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Step 1: Items Needed:

Materials
1 Craft Clock Mechanism
17 Floppy Disks (Cool colors, fun labels etc) Used in layers of 5, then 4, then 8
Craft sticks or equivalent

Tools

Drill and bit (not shown, sorry)
Hot Glue Gun and glue sticks
Side Cutters (or equivalent tool to cleanly cut craft sticks to length)
Scissors or Screwdriver
Pencil




Step 2: Layer 1 Layout and Drill Hole

Choose the 5 disks that will form the first (front most) layer of your clock. 
The clock post and hands will be mounted through your center of the center floppy so make it one with personality!
Preview the layout your first layer with four floppies around the fifth and center floppy.
Using your Drill and bit, drill a hole through the middle of your center floppy. (see video)



Step 3: Assemble Layer 1

Using hot glue, attach each of 4 disks to the 4 sides of your center floppy.
I used a single bead of glue along the connecting edge of each outside floppy.
This sticks them together, but this layer is prone to bending at the glue at this stage, so handle it gently.

Step 4: Layout and Assemble Layer 2

Select the four floppies you want to use for the second layer.

In the layout I chose, I used 3orange and a red floppy.  I built my clock and then thought to do this instructable. I recreated my steps, but was fresh out of orange floppies, so in the example images I show tan floppies.

The second layer mounts to the back of the first layer.  This layer uses only 4 floppies because the center must be left open to allow room for the clock mechanism behind the center floppy and post hole.

Layout your 4 floppies around the outside of a 5th temporary floppy used for spacing.
Using your side cutters or similar tool cut 4 pieces of craft stick approximately 1.5 inches in length.

Using hot glue, attach the small paste stick pieces diagonally to attach the corners of the 4 floppies of your second layer. I glued the diagonal pieces on what would be the back, closest to the wall. Said another way,  I glued the diagonals on the side of the floppies that would not be facing forward.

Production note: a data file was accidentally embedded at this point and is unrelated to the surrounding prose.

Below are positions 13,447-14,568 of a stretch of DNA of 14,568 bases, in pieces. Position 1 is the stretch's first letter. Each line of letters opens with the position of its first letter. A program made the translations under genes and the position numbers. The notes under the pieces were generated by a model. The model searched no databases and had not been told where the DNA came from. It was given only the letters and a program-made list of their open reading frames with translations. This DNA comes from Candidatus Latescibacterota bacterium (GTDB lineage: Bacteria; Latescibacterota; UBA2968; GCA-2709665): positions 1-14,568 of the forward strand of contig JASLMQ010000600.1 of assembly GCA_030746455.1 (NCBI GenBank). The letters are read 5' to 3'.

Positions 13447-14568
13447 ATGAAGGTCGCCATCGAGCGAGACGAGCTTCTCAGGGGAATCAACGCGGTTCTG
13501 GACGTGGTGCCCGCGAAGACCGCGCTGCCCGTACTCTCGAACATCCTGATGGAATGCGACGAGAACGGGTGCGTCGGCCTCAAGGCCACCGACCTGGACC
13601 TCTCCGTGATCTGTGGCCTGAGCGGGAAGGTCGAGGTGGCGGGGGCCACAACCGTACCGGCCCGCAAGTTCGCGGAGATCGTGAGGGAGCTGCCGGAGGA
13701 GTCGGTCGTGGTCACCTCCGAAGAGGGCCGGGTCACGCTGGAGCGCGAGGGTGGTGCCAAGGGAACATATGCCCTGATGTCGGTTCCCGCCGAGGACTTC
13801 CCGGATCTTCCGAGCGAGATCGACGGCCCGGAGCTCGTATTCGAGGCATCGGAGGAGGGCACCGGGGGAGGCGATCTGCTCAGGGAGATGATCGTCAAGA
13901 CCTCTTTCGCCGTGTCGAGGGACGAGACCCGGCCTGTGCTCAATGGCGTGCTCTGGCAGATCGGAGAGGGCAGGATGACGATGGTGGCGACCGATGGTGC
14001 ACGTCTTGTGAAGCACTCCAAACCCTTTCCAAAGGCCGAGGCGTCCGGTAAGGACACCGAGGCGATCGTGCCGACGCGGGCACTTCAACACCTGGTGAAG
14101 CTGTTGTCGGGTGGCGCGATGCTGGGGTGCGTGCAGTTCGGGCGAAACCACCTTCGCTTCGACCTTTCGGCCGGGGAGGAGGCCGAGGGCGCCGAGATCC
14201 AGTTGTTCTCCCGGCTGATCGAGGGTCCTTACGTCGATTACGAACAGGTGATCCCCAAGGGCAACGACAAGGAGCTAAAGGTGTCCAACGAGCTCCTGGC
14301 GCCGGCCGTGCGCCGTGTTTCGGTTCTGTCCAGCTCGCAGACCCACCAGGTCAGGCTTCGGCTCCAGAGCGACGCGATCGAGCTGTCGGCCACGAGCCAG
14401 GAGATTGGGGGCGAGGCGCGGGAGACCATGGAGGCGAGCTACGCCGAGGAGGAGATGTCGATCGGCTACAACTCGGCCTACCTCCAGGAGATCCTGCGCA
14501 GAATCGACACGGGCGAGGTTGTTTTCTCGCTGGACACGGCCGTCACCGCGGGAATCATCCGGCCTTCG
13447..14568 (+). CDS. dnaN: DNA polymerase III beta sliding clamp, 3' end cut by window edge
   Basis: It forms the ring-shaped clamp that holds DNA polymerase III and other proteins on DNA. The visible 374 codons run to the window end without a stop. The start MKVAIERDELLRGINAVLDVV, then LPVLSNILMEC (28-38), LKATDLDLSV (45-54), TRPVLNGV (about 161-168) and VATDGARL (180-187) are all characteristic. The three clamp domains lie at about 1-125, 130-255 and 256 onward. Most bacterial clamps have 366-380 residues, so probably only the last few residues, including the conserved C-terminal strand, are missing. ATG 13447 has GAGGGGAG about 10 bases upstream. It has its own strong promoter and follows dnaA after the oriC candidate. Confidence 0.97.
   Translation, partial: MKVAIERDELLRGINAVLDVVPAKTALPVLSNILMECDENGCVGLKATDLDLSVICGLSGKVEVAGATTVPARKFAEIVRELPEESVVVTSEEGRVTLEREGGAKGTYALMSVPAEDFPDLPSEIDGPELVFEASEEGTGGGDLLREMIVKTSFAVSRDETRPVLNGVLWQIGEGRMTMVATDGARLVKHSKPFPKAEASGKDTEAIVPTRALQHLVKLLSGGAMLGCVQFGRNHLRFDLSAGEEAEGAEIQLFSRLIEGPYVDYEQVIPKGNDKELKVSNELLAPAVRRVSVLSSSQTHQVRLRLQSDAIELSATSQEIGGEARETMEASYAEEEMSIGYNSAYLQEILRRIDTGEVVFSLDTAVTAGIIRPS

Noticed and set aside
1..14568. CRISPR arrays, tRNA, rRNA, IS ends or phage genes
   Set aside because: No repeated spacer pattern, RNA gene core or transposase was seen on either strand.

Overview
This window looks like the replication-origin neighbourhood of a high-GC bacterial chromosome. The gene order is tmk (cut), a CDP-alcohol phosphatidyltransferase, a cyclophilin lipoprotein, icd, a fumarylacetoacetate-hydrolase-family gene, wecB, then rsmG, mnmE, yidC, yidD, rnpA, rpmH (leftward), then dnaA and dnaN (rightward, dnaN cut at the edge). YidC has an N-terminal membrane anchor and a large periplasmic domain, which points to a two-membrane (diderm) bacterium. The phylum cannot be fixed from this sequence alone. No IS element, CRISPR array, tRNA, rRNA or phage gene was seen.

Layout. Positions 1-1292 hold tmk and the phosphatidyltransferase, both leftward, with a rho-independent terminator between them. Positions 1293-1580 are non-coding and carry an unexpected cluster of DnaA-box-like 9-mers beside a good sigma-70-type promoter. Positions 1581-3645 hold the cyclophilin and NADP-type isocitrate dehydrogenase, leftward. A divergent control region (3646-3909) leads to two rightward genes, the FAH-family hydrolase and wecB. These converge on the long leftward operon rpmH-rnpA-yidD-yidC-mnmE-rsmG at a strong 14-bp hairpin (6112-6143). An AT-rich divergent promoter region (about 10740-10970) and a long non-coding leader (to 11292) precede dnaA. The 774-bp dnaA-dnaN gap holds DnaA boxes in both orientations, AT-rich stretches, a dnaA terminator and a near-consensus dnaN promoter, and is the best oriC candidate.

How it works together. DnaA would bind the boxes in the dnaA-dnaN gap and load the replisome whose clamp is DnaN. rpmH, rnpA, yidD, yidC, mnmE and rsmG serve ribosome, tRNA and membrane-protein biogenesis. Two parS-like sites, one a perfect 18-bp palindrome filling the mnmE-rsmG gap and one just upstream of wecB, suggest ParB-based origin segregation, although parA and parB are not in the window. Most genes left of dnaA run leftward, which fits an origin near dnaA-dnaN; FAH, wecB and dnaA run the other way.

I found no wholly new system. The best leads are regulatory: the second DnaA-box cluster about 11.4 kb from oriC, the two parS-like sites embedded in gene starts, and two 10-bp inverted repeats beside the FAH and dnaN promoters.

This Take care not to glue anything to the center floppy, it's just there to allow the proper spacing of the other 4.


Step 5: Attach Layer 2 to Layer 1

I simply rotated layer 2 forty five degrees from layer 1 and glued the layers together where the parts of the floppies overlapped.


Step 6: Layout and Attach Layer 3

Layer 3 could be looked at as being 2 different layers of 4 floppies each.

Each floppy of Layer 3 is arranged to show in the spaces between the floppies of Layer 1 and Layer 2.

To fit, every other floppy in Layer 3 has to be over lapped. 
I used more pieces of craft sticks to build up level glue points as needed .  For the sticks I have, two paste sticks stacked on the flat edge roughly equal the thickness of a floppy.


Step 7: Attach the Clock Mechanism

Assemble your clock mechanism into your clock.  While all clock kits go together essentially the same way, see your packaging for specific instructions.

The instructions for the clock mechanism I had are shown.


Step 8: Structural Reinforcement

Now that the clock mechanism is in place you can add reinforcing craft stick bracing with confidence.
Don't forget to add a craft stick paralell with the 'top' of your clock to act as a bar for resting on a nail to hang your clock.  I used a lot of glue on this piece as it will carry the full weight of the clock   ( I'm guessing about a pound).


Step 9: Enjoy!

Congratulations! You now have a nostalgic bit of computer memorabilia.
My finished clock measured just over a foot in diameter.

Thanks for checking out this instrucatable!

Tim

<p>Sorry it took so long to upload. But here is a floppy clock from your design that steve added a $8 wall stencil to add to the effect</p>
<p>Nice! Happy it worked out for you. Thanks for sharing your work!</p>
great idea ! <br>
consider coloring the hands some vibrant color. will make them stand out and make it easier to read <br>
looks good, and popsicle sticks made it in in there too. awesome<br />
Absolutely.&nbsp; Huge fan of the popsicle sticks.&nbsp; An important part of the pantheon of ubiquitous materials.&nbsp; I have also noticed that no software project can be completed without the use of string and duct tape.<br />

About This Instructable

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Bio: I like to learn new things and make fun stuff.
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